The distal collecting tubule retrieves 5-10% of the total filtered sodium load. By the tubular fluid gets to this point (i.e. where the macula densa is), it is usually quite sodium-poor already; with probably something like 25 mmol/L of sodium. Then, somewhere along the early DCT some sodium is actually added to the tubular fluid by some mechanism - Schernemann et al (1982) recorded a value of 50mmol/L just before the macula densa. Thereafter, the thiazide-sensitive sodium and chloride co-transporter NCC reabsorbs more sodium, leaving the concentration of sodium at the end of the distal tubule as something like 30 mmol/L, according to some rat micropuncture experiments by Hierholzer et al (1965).
The exact amount of sodium absorbed here is said to be "load-dependent", i.e. the tubule will remove 80% of the sodium which gets delivered to it, and the more sodium you deliver, the greater the rate of its removal will become, in order to maintain this 80% ratio. "Absolute reabsorption rates of Na across the distal tubule increased in proportion to tubular flow rate, and no tubular maximum... was observed", remarked Khuri et al (1975). Though this segment of the nephron is only responsible for 5-10% of the total reabsorption of sodium, it can scale its performance to meet demand, and its sodium absorption rate can increase to a point where it resembles that of the proximal tubule (Costanzo, 1984). For example, where sodium reabsorption in the thick ascending limb is blocked by frusemide, the distal convoluted tubule heroically upscales its reabsorption rate, and with chronic frusemide use its cells undergo significant morphological and functional changes to meet the increased demand. In this way, sodium delivery can be thought of as an important regulatory determinant of distal convoluted tubule function. Apart from sodium delivery, the other major controlling factor seems to be aldosterone, which appears to increase sodium reabsorption by some non-ENaC mechanism (as this channel is absent from the DCT).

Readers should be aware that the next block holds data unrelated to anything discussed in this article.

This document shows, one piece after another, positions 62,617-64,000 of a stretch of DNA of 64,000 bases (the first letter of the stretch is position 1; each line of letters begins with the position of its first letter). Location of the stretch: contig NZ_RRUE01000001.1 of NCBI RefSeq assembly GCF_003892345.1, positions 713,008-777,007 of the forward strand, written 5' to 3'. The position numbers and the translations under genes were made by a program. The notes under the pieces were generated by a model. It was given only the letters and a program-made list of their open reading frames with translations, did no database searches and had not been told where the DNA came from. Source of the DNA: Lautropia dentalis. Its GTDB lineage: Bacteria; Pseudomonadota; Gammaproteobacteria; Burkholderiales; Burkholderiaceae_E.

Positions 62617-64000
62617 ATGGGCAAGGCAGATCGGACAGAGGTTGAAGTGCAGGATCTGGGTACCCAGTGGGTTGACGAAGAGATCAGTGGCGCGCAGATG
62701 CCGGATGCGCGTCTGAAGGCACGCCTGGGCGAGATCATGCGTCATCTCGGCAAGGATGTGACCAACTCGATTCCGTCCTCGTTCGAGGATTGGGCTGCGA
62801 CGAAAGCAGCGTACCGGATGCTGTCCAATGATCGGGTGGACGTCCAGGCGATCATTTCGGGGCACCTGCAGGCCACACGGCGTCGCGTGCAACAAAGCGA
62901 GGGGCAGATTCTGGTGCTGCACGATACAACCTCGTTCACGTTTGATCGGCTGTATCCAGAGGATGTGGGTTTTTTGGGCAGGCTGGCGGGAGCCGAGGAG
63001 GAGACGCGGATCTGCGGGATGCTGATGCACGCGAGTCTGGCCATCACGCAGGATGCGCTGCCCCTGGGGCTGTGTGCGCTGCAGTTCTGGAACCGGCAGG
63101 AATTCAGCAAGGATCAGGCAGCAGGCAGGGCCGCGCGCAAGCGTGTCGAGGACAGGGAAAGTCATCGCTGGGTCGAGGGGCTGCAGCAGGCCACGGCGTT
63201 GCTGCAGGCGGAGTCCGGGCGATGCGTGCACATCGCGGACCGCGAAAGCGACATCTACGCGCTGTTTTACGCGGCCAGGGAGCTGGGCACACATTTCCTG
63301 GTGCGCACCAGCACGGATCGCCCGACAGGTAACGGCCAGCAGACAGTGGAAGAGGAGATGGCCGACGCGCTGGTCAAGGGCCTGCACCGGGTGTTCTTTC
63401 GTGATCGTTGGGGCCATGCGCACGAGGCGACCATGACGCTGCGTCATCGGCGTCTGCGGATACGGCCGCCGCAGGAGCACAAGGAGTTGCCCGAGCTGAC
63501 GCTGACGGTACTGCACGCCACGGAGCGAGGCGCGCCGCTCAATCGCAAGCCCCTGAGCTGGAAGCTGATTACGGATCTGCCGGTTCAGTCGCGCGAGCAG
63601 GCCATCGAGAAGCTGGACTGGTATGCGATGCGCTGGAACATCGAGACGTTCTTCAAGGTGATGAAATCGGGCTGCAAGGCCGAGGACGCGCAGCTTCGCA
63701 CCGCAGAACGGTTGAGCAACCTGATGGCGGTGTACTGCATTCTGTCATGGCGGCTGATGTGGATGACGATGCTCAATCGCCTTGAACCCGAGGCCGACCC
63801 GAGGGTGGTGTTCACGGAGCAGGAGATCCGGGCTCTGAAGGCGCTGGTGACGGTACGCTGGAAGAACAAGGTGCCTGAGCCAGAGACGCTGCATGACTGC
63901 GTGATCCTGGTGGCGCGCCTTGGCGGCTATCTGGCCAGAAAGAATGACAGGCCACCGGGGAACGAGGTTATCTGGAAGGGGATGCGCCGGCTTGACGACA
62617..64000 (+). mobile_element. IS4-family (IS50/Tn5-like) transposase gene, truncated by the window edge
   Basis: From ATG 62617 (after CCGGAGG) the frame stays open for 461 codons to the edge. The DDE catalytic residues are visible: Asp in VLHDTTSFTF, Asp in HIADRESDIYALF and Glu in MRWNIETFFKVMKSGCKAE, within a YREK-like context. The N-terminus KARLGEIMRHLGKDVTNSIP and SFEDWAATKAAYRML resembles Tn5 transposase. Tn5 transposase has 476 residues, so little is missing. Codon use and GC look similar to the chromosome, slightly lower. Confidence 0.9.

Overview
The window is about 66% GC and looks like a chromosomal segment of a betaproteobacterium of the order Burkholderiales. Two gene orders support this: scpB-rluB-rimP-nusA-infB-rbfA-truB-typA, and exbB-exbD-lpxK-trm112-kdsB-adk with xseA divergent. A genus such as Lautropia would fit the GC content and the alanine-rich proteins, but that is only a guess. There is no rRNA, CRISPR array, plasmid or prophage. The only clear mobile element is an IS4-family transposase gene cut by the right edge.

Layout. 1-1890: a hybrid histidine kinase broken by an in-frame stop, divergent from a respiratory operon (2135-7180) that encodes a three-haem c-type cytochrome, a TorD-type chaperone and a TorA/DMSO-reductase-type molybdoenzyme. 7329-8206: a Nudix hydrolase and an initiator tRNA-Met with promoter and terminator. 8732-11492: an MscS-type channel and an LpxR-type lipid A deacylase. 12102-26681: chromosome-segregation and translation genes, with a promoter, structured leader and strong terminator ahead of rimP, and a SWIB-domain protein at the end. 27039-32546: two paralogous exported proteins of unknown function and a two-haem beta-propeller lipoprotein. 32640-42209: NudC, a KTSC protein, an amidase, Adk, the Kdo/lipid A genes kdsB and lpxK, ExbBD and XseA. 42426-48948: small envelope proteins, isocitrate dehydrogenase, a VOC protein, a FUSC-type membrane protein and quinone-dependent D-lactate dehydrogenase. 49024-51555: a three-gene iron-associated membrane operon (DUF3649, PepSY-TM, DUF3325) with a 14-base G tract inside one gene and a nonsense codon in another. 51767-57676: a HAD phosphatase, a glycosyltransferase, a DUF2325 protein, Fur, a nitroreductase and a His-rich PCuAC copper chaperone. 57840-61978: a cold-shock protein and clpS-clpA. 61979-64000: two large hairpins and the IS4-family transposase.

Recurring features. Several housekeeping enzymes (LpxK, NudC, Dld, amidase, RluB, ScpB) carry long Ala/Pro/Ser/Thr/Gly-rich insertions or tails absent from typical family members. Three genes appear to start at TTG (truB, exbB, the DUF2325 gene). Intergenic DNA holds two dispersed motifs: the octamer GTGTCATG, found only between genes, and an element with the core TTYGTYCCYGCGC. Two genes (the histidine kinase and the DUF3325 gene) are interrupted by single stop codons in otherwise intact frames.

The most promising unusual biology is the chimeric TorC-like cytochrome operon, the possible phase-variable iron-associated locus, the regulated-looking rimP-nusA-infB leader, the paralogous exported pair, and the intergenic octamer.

By the time the tubular fluid gets here, most of the sodium has already been reclaimed back into the circulation, and not a lot is left to do. The collecting duct mops up the rest (perhaps 2%). Most of the sodium reabsorption here is passive, and is mediated by the amiloride-sensitive ENaC channel the activation of which is regulated by aldosterone. Additionally, according to Reeves et al (2008), vasopressin adds to the sodium reabsorption here by stimulating cAMP and increasing the insertion of these channels into the apical membrane.
With enough aldosterone, one can increase the sodium conductance of this segment by about ten times, which - over a long enough timeframe- will produce a gradual increase in total body sodium. The main advantage of making changes to the sodium content of tubular fluid here is that this really is the last stop on the way to the bladder, and so one can do whatever one wishes without the fear that some more distal segment will just reabsorb all the sodium anyway. In short, the collecting duct is the final regulatory step in the control of body sodium.